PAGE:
Councils call for $40 mil to mitigate natural disasters


The local government sector has urged the Commonwealth as well as state governments to bolster funding by $40 million to ease the effects of recurrent natural disasters.

The call for more cash was made by Australian Local Government Association (ALGA) President Felicity-ann Lewis during a meeting with federal Minister for Justice, Michael Keenan, where the peak group called for all levels of government to up provisions to cope with for natural disasters before they occur.

The main driver in ALGA’s call stems from the fact that councils are increasingly pressed for cash to deal with disasters when they occur as well as subsequent repairs to damage.

Councils say they now simply cannot keep up with the increased frequency of floods, storms and bushfires.

The higher incidence of disasters has prompted ALGA to warn that the federal government’s Natural Disaster Relief and Recovery Arrangements (NDRRA) – in which all levels of government share the costs of repair   is insufficient fund the restoration of local infrastructure.

Ms Lewis labelled current levels of funding for potential mitigation measures as “inadequate” compared with the scale of damage and returns for mitigation investments.

To overcome the deficiency, ALGA has proposed a new plan it says “endorses initiatives that build capacity in local and regional communities to identify, mitigate and adapt, as well as respond to natural disasters”.

ALGA has valued its proposed program at $40 million, to be carried out over the next four years so that councils can “build resilience” and “provide community members with the certainty they need in the face of natural disasters”.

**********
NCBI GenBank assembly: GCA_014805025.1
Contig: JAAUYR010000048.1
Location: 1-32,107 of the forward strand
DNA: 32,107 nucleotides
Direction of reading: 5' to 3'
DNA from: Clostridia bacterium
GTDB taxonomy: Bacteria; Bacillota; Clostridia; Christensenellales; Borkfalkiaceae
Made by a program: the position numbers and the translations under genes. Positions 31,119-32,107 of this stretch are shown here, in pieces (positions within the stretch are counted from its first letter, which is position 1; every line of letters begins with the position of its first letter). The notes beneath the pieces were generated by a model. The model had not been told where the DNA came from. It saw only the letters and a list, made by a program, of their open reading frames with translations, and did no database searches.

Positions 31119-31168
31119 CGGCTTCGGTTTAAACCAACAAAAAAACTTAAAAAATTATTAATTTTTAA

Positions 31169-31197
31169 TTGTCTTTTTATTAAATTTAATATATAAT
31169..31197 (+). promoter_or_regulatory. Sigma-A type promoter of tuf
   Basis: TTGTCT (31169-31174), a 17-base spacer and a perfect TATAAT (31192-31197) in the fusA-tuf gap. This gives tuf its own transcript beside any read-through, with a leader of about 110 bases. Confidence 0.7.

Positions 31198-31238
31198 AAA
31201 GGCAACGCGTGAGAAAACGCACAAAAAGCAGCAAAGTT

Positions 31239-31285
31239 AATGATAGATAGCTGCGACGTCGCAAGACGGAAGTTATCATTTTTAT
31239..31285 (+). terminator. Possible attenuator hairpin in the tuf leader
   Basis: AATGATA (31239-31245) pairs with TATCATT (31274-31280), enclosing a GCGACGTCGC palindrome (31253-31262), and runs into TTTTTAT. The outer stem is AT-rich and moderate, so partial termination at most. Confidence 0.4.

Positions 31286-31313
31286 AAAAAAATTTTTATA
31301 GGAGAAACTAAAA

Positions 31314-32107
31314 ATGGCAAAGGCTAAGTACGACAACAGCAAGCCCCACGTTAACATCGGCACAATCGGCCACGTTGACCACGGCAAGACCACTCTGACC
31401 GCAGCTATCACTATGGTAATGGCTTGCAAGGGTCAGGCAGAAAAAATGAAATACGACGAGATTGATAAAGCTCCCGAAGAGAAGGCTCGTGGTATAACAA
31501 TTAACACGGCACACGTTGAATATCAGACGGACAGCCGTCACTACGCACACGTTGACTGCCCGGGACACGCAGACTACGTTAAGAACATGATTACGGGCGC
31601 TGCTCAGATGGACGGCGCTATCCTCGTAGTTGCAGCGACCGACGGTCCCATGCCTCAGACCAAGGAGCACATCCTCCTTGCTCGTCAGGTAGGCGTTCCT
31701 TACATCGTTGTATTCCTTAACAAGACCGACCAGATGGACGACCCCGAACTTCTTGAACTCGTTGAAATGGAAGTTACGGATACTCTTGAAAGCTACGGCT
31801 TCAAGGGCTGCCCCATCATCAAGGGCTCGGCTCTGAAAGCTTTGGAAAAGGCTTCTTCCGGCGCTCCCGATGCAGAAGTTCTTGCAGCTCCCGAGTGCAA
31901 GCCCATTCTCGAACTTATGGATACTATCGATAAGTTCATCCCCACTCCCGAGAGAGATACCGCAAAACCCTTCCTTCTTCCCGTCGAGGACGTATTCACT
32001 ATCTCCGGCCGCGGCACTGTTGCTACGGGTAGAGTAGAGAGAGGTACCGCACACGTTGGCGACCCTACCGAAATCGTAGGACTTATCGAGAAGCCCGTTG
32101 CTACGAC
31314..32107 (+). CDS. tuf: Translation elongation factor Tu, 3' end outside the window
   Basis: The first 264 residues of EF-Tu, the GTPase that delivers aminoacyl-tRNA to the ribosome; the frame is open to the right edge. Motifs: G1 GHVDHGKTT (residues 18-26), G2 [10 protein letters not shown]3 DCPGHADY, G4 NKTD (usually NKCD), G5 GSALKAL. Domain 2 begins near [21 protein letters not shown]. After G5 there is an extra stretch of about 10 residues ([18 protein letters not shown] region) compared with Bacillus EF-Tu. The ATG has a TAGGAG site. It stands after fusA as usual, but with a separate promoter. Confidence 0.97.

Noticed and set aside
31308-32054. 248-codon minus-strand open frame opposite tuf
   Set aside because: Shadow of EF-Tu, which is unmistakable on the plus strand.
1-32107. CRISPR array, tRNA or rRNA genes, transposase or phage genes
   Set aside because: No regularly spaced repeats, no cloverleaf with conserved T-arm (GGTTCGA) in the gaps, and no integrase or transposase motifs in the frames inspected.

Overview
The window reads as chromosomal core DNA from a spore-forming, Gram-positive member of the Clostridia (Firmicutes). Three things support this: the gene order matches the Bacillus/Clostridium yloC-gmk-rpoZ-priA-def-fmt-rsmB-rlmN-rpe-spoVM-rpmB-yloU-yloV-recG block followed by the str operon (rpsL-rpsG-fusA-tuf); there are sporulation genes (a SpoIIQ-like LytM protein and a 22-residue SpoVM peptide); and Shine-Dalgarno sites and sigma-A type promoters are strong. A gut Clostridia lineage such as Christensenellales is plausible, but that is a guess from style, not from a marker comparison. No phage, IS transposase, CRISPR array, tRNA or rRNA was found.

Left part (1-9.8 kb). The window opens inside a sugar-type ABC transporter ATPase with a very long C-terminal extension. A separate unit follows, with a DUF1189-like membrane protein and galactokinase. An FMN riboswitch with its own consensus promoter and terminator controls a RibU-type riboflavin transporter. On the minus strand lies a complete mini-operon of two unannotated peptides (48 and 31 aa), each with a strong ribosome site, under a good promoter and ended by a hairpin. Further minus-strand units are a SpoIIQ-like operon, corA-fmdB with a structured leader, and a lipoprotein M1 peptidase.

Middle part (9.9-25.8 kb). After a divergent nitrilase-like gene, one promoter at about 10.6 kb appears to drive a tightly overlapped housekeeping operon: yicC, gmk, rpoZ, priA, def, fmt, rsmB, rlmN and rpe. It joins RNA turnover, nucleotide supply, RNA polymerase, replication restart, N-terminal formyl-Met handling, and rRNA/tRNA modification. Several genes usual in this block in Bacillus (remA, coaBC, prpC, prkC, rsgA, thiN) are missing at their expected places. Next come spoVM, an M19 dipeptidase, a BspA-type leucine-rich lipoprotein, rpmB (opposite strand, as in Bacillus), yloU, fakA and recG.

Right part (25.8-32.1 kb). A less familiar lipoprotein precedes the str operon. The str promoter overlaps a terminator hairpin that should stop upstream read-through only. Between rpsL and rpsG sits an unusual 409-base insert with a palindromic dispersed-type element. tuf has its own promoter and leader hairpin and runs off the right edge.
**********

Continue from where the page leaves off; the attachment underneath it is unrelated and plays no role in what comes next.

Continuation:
Disasters are not the only financial challenge facing ALGA. During Ms Lewis’ discussion with Mr Keenan, the local government body head said that she also raised her concerns that the federal government’s Financial Assistance Grants (FAGs) could be affected by the National Commission of Audit and the Commonwealth’s Review of Taxation.

After continually benefiting from FAGs payments since the mid-1970s, ALGA has expressed its concern that the process of indexing payments each year to take account of population growth will change as the government looks for ways to save costs.

ALGA is opposing such a move because of its long-held position that the FAGs pool should be increased to better reflect the increasing demands on local government and a new indexation methodology adopted that better reflects local government costs.

ALGA’s request for more provisions from other tiers of government come as the New South Wales government revealed the total amount of funding provided to regional councils to repair and restore essential public assets after they were damaged or destroyed in natural disasters.

In mid-March 2014, the NSW Department of Finance and Services highlighted that the government allocated $16.5 million to 45 councils in 2013 through the Natural Disaster Relief Scheme to cover the costs of the repair work that had already been completed.

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